Before this year fades from memory, I thought it would be instructive to take a look back at 2013 and examine how well, or not well, government contractors did in terms of revenue growth. You will recall that this past year, companies had to endure almost all the downside trauma that government can throw at them—budget delays, budget cuts, sequestration, a shutdown, and non-stop uncertainty. All of these actions caused procurements to slip to the right, and in some instances, be cancelled. Because of this turmoil, only 15 percent of government contractors made it through the year with an uptick in sales, and the rest found their sales flat or declining rapidly.
To get a handle on the details, we joined with Market Connections, a market research firm, and jointly polled 220 government contractors to learn how their sales turned out in calendar year 2013. We asked respondents to tell us if their company’s sales increased significantly (which we defined as greater than 10%), increased moderately (less than 10%), were flat (essentially 0%), declined moderately (declined not more than 10%), or declined significantly (more than 10%). Figure 1 illustrates the survey results.
Figure 1. 2013 sales growth rate by type of government contractor.
Positive sales growth
If your firm’s revenue grew at all in 2013, you should feel pretty good because you were the exception in the market. What really surprised us was that only 15 percent of all companies surveyed reported positive sales growth in 2013, and smaller companies tended to have more significant growth than the larger firms (see Figure 2).
On average, 8 percent of the companies surveyed had sales growth greater than 10 percent (significant revenue growth), so if your company’s sales increased by 10 percent or more, you are in the top 8% of the class.
Figure 2. Sequestration impact on government contractors.
Using survey data, we were able to break this growth statistics down further based on company size and type of company and saw that a greater percentage of small businesses achieved significant sales growth compared to larger businesses. Fewer large businesses (only 4 percent) achieved sales growth greater than 10 percent, whereas about 12 percent of small businesses achieved sales growth greater than 10 percent. It didn’t seem to matter whether the small businesses participated in socioeconomic preferences programs (8(a), Service Disabled Veteran Owned Small Business (SDVOSB), Woman Owned Small Business (WOSB) and Historically Underutilized Business (HUB) Zone) or not since both groups had about 12 percent of their firms achieve sales growth greater than 10 percent. Anyway you cut it, seeing revenue growth above 10 percent was a rare occurrence.
While small businesses trumped large businesses in terms of significant growth, the situation reversed itself when we looked at companies that had moderate sales growth (less than 10 percent revenue growth). On average, only 7 percent of companies surveyed had moderate sales growth. Large businesses led in this category with 9 percent of large businesses recording moderate sales growth while small businesses lagged behind with 5 percent achieving moderate sales growth. Again, sales growth was independent of whether the small businesses participated in socioeconomic preference programs or not.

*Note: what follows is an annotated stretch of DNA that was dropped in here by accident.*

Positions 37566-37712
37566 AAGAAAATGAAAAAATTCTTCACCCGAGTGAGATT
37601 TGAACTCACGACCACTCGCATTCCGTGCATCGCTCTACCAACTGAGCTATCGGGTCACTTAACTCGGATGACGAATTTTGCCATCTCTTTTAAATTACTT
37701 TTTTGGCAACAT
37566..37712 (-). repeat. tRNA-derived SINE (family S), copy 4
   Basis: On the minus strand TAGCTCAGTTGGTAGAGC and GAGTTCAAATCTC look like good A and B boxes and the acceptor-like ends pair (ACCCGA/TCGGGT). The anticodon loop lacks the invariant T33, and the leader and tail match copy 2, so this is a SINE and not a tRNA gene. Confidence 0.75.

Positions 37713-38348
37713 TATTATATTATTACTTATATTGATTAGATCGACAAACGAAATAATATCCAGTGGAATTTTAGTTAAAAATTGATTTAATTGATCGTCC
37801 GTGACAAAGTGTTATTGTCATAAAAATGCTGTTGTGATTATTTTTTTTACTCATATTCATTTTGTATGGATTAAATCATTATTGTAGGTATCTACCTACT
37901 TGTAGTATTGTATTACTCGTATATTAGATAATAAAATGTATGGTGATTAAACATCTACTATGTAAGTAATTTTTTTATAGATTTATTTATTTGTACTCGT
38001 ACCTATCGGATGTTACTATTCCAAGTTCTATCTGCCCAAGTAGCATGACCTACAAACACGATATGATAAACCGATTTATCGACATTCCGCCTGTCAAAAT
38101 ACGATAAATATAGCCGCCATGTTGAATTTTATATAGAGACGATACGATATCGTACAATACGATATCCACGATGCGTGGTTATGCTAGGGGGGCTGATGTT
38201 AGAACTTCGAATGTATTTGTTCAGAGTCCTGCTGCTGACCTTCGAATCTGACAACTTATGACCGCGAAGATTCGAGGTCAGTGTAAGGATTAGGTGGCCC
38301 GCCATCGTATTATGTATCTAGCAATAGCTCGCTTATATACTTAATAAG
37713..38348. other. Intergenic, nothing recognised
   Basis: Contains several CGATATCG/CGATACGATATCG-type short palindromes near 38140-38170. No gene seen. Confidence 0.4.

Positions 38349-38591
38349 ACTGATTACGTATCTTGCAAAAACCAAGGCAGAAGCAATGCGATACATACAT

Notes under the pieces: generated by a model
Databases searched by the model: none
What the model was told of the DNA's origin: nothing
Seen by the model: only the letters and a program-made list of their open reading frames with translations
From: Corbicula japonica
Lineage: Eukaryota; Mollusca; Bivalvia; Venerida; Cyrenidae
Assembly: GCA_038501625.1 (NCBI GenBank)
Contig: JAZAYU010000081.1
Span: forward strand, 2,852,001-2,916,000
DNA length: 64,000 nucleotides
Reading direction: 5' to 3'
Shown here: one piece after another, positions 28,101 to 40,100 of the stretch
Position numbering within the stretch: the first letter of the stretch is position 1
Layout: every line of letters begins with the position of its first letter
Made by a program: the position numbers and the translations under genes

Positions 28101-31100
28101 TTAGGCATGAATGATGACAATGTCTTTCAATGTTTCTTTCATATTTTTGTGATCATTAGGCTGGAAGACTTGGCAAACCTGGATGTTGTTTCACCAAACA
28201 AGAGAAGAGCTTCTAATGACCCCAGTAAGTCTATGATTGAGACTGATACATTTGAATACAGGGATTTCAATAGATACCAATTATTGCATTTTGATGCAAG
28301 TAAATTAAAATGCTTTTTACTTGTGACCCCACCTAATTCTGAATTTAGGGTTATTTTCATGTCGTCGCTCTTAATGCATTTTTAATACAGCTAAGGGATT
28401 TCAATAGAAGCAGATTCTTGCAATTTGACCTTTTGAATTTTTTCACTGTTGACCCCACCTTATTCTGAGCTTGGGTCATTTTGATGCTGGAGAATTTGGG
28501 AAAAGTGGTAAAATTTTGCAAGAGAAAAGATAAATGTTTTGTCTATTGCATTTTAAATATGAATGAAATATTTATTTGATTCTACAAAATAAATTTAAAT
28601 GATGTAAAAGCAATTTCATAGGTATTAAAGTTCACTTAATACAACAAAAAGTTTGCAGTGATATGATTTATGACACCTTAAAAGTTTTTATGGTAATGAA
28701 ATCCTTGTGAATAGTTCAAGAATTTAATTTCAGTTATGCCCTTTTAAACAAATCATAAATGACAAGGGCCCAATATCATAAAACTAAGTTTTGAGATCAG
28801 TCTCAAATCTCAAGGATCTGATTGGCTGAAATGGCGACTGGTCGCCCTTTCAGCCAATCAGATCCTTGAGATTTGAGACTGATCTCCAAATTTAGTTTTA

Flat or declining sales
A whopping 77 percent of companies surveyed said they had flat or declining sales. Eight percent of the survey respondents did not comment on their companies’ sales, so this number could actually be higher. Because of the non-responders, I would be comfortable rounding this up to 80 percent and would say that four out of five government contractors saw flat or declining revenue in 2013.
Flat sales were reported by 23 percent of the large businesses, whereas only 8 percent of small businesses were able to hold their own with sales flat. Large businesses seemed to have a better defensive strategy—perhaps because they tend to perform contracts that are larger and more resistant to change than those contacts performed by smaller companies. In any case, large businesses held up better with a more defensive stance than small businesses.
Declining revenue was the norm in 2013 with 61 percent of companies surveyed reporting moderate to significant sales declines. Sales of large businesses declined less than small businesses, demonstrating that large businesses were more resilient to Washington’s continual trauma than small businesses. While only 21 percent of the large businesses had revenue loss of 10 percent or more, 39 percent of small businesses without socioeconomic preferences and 45 percent of small businesses with socioeconomic preferences saw declines of 10 percent or more. In effect, sequestration and the government shutdown absolutely hammered small businesses.
Wrapping it up with a bow
Personally, I’m glad to see 2013 coming to a close, and I remain optimistic about 2014. It looks like Congress will pass a budget, and the president will undoubtedly sign it into law. This greatly reduces the uncertainty in the market, and there is even encouraging discussion that some of the sequestration cuts may be restored. Given this, let’s wrap up 2013 with a bow and get your game on for 2014!
By Bob Lohfeld